For over 200 years, in France, animals have been relegated to the status of personal property. It is the same the world over in respect of the legal status of animals including companion animals. In Britain they are chattels, an old-fashioned word which means possessions as if one is possessing a table or a chair.
France has taken a significant and I think wonderful lead on the rest of the world in officially classified animals as living beings under a fiercely debated bill, which has now been approved by members of Parliament.
For those who are not sure, a “Bill”, it in this context, refers to legislation (law) which is being debated before it might become active law as a statute. As the Bill has been approved by the members of Parliament in France, I hope we can presume that there will be no upsets in the process of it becoming a statute and binding law on all the citizens of France.
As far as I’m concerned this change in the status of animals is long overdue. I would not consider myself an animal activist but, of course, animal activists are delighted. Animal activists say that cats, dogs, horses and other species of animal would no longer be treated as objects in the French courts.
Because animals can be treated as sentient living beings rather than movable goods there will be many beneficial spin-offs in the way that people must treat animals. For example, in divorce cases, the companion animal should receive the same kind of treatment as a child of the family. This might result in shared custody. Or if, for example a cat or dog are close friends within the family, on divorce, a court should make an order that both companion animals remain together. At the moment, companion animals would usually not be subject to negotiation in divorce proceedings. They will be divided up as if they are bits of furniture.
This wonderful Bill (as far as I’m concerned), which describes animals as “living and feeling beings” was passed in Parliament after nearly 700,000 people signed a petition against the 1804 civil law which described animals as “movable goods”.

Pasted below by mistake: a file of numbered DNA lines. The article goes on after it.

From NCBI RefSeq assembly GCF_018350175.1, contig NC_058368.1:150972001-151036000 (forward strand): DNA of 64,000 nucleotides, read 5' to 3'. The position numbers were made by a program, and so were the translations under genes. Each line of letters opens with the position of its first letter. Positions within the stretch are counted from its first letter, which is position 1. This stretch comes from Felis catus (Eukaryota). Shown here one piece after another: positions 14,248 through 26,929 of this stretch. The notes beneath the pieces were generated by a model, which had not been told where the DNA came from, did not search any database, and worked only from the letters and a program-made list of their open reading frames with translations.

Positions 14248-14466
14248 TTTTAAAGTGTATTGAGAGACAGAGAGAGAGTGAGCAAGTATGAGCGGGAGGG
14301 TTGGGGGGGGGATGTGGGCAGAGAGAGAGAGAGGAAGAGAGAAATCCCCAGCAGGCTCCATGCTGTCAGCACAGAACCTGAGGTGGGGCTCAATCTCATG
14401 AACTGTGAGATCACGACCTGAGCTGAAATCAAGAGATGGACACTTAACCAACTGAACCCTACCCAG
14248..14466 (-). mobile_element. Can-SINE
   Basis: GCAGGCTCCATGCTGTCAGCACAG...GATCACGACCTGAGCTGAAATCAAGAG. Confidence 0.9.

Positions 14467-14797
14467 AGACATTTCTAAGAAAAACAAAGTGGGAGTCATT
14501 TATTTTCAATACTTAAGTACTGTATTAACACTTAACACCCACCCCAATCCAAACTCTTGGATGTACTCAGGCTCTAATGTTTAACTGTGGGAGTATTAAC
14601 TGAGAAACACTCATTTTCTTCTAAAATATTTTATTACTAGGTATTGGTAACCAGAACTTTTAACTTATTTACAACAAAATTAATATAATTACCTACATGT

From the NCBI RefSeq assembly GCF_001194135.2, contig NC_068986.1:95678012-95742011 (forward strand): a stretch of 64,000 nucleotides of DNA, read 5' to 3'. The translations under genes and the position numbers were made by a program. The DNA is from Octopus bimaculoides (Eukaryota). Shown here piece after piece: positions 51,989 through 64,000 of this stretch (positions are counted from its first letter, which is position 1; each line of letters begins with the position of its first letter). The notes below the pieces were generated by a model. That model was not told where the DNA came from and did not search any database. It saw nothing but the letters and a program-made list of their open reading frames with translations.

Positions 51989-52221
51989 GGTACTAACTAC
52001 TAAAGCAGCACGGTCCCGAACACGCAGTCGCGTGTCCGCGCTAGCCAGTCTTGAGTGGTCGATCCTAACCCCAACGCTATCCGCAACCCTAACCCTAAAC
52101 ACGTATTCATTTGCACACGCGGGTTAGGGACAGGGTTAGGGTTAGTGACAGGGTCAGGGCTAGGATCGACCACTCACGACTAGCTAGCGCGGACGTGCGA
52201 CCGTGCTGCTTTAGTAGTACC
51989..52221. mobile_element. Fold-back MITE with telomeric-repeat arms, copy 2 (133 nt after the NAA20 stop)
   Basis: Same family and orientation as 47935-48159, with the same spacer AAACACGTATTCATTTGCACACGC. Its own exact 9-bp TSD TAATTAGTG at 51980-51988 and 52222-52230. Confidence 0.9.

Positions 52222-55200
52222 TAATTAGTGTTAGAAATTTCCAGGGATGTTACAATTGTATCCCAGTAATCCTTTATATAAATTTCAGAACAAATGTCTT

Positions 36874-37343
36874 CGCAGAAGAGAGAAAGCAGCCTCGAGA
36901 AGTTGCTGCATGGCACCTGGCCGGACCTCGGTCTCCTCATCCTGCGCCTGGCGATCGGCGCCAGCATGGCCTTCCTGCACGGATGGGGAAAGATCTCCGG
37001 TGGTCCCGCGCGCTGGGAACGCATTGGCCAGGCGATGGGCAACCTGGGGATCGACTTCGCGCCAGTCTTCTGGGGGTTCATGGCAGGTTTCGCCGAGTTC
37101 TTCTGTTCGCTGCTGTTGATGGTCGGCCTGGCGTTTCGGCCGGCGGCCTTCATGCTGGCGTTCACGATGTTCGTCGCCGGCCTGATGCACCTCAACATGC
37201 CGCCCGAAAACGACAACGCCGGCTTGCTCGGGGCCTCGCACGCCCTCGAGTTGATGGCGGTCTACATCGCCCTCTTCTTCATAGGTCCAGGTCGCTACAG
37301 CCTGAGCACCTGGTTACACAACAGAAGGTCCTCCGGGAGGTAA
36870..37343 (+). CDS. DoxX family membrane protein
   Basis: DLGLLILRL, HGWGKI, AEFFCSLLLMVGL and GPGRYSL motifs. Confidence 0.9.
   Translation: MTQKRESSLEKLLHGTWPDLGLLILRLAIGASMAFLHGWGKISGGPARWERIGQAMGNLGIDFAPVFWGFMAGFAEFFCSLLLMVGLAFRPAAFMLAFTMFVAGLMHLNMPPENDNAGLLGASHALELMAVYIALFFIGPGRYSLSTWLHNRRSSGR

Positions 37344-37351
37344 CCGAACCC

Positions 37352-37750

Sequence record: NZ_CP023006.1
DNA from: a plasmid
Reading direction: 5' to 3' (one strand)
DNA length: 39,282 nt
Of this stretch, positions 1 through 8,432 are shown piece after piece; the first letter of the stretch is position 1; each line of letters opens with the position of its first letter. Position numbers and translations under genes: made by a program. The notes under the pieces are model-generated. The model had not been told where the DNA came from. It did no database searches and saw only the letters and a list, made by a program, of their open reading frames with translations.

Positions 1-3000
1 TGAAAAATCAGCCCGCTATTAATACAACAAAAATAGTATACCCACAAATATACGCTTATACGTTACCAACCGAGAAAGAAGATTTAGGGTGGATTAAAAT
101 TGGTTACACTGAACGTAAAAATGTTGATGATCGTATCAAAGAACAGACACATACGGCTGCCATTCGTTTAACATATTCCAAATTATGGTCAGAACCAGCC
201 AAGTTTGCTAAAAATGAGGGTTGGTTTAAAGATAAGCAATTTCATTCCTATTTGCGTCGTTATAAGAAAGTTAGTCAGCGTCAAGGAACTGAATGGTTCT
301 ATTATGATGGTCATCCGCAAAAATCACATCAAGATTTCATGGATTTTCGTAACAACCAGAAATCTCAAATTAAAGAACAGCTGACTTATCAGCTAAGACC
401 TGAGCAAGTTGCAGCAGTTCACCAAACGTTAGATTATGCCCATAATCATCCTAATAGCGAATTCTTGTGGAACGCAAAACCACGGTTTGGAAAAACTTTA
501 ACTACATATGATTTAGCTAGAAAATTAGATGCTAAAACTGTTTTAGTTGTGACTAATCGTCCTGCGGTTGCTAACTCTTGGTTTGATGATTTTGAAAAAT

Apparently, many intellectuals signed the petition. One of them was Luc Ferry. He is a philosopher and the former education minister. Quite rightly, he said that the Napoleonic legislation, which placed the animals on the same level as furniture, was “absurd”. He made the amusing remark that nobody had ever taught at the clock!
Another positive spin-off from this legislation will be that there will probably have to be better handling of animals in research laboratories – and about time too. I would ban the whole thing myself.
Another positive spin-off will be that when a companion animal such as a cat is run over due to negligence of the driver or maliciously and with intent hurt, the cat’s caretaker will be able to claim compensation for their emotional suffering.
There will be numerous other, perhaps unforeseen, positive and beneficial consequences for animals in France and let’s remember there are 63,000,000 pets in France including 18,000,000 domestic cats and dogs. Law can mold change people’s attitudes and behavior over time. I hope many countries follow suit. What about Britain and the USA for example?
Of course, farmers and the like are against it. The change has been denounced by certain members of the French establishment as being a dangerous attack on the French way of life. What they mean is that it may undermine the breeding and hunting of animals including having an impact upon fishing.
Well, I say is about time that these pursuits were attacked by the civilised majority. What do you think?